across Australia have their own way of announcing their cultural
heritage. There are festivals to lay claim to cultures that
are as ancient as the land. The lives of the people who originally
owned the land were dynamically connected to the land; the
festivals too reveal an affinity with it. For the Aboriginal
people dance is the most dominant form to declaim their culture,
next to it is story-telling.
diversity of the indigenous people bespeaks their heterogeneity.
Across the breadth and length of Australia social organisations
and spiritual beliefs are as diverse as the land itself.
the main land and in Torres Strait Islands, there are festivals
to celebrate cultures that base itself on oral history and
dance ceremonies. A lot goes on to keep the tradition as well
as the spiritual beliefs alive. Garma Festival in Gulkula,
northern Australia, brings to light one of the oldest living
cultures in human history. Torres Strait Cultural Festival
in Torres Strait celebrates the bond of the people with the
sea. Stompen Ground, Broome, western Australia, is one of
the festivals that thrive on multiculturalism, and Larapuna,
Tasmania, where most of the aborigines have adopted to city
life, is mostly about entertainment.
events are organised and managed by the aboriginal people.
There are events where the modern-day innovations are given
space. Most of them may look light-hearted, but the dances
associated with ceremonial practices are serious events. It
is through these events that the heritage is handed down from
one generation to the next.
up Dust" is an exhibition that encapsulates all this.
It has travelled to Dhaka courtesy of the Australian Department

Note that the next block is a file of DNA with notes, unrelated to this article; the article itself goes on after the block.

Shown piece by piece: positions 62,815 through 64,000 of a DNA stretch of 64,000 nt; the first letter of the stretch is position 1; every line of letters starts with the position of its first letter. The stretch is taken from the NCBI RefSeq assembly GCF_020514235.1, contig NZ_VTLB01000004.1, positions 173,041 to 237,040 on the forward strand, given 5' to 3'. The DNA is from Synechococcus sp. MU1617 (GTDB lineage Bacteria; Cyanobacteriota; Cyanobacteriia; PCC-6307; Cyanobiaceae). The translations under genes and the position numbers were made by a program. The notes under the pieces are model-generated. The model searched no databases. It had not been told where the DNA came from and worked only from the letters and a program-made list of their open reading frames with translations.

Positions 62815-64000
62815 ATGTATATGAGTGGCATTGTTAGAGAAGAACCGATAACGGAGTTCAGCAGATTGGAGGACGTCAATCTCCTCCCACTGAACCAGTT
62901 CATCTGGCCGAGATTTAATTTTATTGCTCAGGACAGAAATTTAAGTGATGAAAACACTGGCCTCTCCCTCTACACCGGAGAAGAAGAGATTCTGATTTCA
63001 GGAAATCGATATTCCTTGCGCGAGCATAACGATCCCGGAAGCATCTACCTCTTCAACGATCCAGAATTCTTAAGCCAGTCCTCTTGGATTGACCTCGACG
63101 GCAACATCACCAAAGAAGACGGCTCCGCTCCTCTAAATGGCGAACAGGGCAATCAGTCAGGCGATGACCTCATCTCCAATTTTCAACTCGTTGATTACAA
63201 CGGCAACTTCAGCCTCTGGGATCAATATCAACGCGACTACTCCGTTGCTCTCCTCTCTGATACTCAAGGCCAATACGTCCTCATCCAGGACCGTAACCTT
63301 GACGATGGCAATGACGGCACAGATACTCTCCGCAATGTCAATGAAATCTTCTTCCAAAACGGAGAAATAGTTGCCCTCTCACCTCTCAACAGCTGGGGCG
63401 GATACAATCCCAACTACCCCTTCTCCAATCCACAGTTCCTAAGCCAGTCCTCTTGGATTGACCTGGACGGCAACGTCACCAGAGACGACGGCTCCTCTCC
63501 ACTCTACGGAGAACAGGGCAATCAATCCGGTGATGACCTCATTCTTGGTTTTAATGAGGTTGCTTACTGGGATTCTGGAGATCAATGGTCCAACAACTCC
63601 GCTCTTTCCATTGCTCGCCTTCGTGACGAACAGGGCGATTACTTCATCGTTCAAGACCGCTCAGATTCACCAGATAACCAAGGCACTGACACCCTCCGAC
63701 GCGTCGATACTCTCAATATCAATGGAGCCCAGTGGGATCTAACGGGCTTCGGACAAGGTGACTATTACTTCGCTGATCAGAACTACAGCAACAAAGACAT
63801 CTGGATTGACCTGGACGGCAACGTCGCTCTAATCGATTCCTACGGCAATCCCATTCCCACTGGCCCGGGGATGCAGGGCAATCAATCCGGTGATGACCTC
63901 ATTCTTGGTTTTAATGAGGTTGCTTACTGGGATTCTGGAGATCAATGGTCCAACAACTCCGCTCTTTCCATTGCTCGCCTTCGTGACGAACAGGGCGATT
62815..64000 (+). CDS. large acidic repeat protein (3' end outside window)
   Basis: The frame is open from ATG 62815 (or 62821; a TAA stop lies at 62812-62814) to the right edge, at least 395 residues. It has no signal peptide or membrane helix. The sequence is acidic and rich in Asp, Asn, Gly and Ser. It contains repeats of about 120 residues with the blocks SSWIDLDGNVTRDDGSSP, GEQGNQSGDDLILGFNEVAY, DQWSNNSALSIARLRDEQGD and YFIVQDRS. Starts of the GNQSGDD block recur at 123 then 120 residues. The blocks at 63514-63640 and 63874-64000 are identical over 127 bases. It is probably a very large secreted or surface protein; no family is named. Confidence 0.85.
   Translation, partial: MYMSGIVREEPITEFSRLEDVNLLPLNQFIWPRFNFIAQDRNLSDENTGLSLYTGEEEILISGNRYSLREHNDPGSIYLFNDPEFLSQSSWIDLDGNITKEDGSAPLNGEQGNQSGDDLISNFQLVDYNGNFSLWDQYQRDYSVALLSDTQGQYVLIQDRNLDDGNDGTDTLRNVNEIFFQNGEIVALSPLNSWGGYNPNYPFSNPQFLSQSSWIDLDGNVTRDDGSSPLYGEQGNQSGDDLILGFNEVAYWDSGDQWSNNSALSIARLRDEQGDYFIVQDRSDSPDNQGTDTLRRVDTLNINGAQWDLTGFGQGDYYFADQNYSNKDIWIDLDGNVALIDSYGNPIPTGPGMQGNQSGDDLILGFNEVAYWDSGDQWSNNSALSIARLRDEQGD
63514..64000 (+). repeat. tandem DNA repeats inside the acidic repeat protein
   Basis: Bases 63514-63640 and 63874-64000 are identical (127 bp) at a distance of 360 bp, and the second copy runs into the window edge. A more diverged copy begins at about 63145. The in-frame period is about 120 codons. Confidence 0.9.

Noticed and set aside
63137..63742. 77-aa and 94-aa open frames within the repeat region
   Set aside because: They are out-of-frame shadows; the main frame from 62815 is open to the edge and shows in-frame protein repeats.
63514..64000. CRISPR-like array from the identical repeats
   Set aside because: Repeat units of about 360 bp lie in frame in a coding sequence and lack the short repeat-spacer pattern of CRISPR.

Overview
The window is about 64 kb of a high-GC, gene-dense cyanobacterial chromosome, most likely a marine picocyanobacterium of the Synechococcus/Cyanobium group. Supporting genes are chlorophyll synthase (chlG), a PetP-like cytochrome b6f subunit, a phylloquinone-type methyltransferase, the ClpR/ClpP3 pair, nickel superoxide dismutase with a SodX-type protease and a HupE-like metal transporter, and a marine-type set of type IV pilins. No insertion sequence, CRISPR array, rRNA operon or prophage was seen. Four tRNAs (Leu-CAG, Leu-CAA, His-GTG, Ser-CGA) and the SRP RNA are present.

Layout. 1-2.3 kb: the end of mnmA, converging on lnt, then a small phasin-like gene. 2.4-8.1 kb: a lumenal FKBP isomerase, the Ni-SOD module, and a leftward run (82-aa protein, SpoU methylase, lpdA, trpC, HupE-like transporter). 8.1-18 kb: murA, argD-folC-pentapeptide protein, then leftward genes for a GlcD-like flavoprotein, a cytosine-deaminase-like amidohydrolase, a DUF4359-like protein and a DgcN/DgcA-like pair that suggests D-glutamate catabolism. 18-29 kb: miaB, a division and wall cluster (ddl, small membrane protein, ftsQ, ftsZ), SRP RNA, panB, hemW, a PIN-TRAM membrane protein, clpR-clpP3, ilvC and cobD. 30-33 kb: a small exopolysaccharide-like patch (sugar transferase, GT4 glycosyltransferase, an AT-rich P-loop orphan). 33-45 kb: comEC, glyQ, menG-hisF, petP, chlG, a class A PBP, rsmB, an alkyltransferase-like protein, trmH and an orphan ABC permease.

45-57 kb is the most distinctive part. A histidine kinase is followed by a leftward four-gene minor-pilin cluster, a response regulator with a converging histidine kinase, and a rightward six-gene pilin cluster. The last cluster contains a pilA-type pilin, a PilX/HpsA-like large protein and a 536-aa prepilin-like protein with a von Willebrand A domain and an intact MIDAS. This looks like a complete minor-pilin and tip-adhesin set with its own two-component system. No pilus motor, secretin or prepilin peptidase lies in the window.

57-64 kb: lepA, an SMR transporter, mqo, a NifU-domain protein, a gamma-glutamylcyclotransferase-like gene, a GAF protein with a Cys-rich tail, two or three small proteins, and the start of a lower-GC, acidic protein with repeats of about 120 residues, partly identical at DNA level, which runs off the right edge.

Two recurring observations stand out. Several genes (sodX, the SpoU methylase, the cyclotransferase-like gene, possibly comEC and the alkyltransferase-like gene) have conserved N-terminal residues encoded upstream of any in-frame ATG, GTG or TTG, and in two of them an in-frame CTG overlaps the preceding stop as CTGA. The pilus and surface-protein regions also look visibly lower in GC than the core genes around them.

of Foreign Affairs and Trade's Aboriginal and Torres Strait
Island Programme. Bengal Gallery of Fine Arts hosts the show
that seems like an eye-opener for most Dhakaites. It kicked
off on February and will last till March 18.
Nanydjaka [na-ne-dja-ka] (Cape Arnhem) is an Indigenous Protected
Area on the edge of the Arafura Sea. The Garma site at Gulkula
([goo-koo-la] is situated on the escarpment overlooking this
2. 3. The opportunity of sharing the dance with their elders
and the thrill of getting the steps right in such illustrious
company shows in the self-confidence of these young boys.
4. Many different devices are used in performances. Here is
one of the more unusual ones with images of ancestral stories
carried on the shoulders of one of the dancers.
5. A member of the Thursday Island High School Dance Troupe
performing the Wave Dance from Boigu [Boy-goo] Island. The
group is a big draw card for the Festival and gets the crowd
6. The nationally popular Aboriginal performer Mary G entertains
the crowd with her particular style of ribald comedy, music
and insightful political comment.
(R) thedailystar.net 2005